DAVID BRIN's 21st century political world

world of politics & economics

I rant, probe, question, study, then write (and speak and consult) about the political and economic challenges of the 21st Century. Some call my approach to politics unconventional; I call it forward-looking. It's time to free ourselves from the old left-right axis of the 19th and 20th centuries.

WHO we should ROOT for in a POSITIVE SUM GAME?


Could a single scientific breakthrough help get us past today's rising mass frenzy of self-righteousness that has poisoned politics in the United States and some other countries? I've long corresponded with experts, trying to find out. The resulting essay, "An Open Letter to Researchers In the Fields of Addiction, Brain Chemistry, and Social Psychology," led to papers in psychiatric journals and a speech at the National Institutes for Drugs and Addiction.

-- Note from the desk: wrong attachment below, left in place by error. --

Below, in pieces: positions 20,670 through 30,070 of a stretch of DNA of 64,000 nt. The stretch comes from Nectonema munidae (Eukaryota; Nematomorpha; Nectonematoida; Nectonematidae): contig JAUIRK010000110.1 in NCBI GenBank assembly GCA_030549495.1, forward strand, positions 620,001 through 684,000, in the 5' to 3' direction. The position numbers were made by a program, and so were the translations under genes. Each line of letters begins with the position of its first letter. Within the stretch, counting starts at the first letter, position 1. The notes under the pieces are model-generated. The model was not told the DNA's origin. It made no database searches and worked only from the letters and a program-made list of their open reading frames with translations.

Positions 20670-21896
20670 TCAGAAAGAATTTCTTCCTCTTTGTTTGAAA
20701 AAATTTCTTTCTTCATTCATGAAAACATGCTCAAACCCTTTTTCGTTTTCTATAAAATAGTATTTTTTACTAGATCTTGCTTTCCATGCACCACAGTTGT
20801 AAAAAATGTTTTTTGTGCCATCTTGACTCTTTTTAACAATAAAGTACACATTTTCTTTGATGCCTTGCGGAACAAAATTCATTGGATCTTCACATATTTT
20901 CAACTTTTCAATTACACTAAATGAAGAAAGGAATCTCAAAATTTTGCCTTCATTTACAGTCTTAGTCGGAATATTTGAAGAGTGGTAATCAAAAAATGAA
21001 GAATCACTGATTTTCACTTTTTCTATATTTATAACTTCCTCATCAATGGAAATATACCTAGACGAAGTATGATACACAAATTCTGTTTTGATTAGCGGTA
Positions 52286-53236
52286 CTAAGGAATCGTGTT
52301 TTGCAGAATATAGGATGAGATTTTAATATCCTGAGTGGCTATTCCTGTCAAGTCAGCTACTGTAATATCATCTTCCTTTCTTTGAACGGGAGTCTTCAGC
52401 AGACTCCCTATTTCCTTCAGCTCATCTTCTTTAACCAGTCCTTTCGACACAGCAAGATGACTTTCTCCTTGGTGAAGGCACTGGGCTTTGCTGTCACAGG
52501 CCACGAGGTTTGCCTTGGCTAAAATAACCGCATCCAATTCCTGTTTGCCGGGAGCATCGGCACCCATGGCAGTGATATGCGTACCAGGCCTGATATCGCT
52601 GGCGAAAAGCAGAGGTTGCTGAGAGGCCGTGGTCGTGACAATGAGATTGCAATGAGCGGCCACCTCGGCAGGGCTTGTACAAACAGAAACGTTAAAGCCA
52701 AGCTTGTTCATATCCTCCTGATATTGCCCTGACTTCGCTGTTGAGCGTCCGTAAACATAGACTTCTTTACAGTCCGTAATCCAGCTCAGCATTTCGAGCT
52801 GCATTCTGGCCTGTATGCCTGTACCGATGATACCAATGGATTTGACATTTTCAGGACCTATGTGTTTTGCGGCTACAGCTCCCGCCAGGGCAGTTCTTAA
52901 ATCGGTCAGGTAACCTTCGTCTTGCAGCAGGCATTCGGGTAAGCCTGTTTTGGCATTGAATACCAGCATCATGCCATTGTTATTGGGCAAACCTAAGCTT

Wall Street transaction fee

What's a Transaction Fee, why do we need it, and how would it save us from the Terminator? The answer to this riddle -- and to a number of other economic conundrums -- may surprise you!

"A levy of just 0.1 percent -- or even just 0.05 percent -- levied on each stock, bond, derivative or currency transaction would be aimed at financial institutions' casino-style trading, which helped precipitate the economic crisis. Because these markets are so vast, the fee could raise hundreds of billions of dollars a year -- from the sector of the economy that made towering profits while being directly responsible for our present depression," writes Philippe Doust-Blazey in the New York Times.

time to TALK TAXES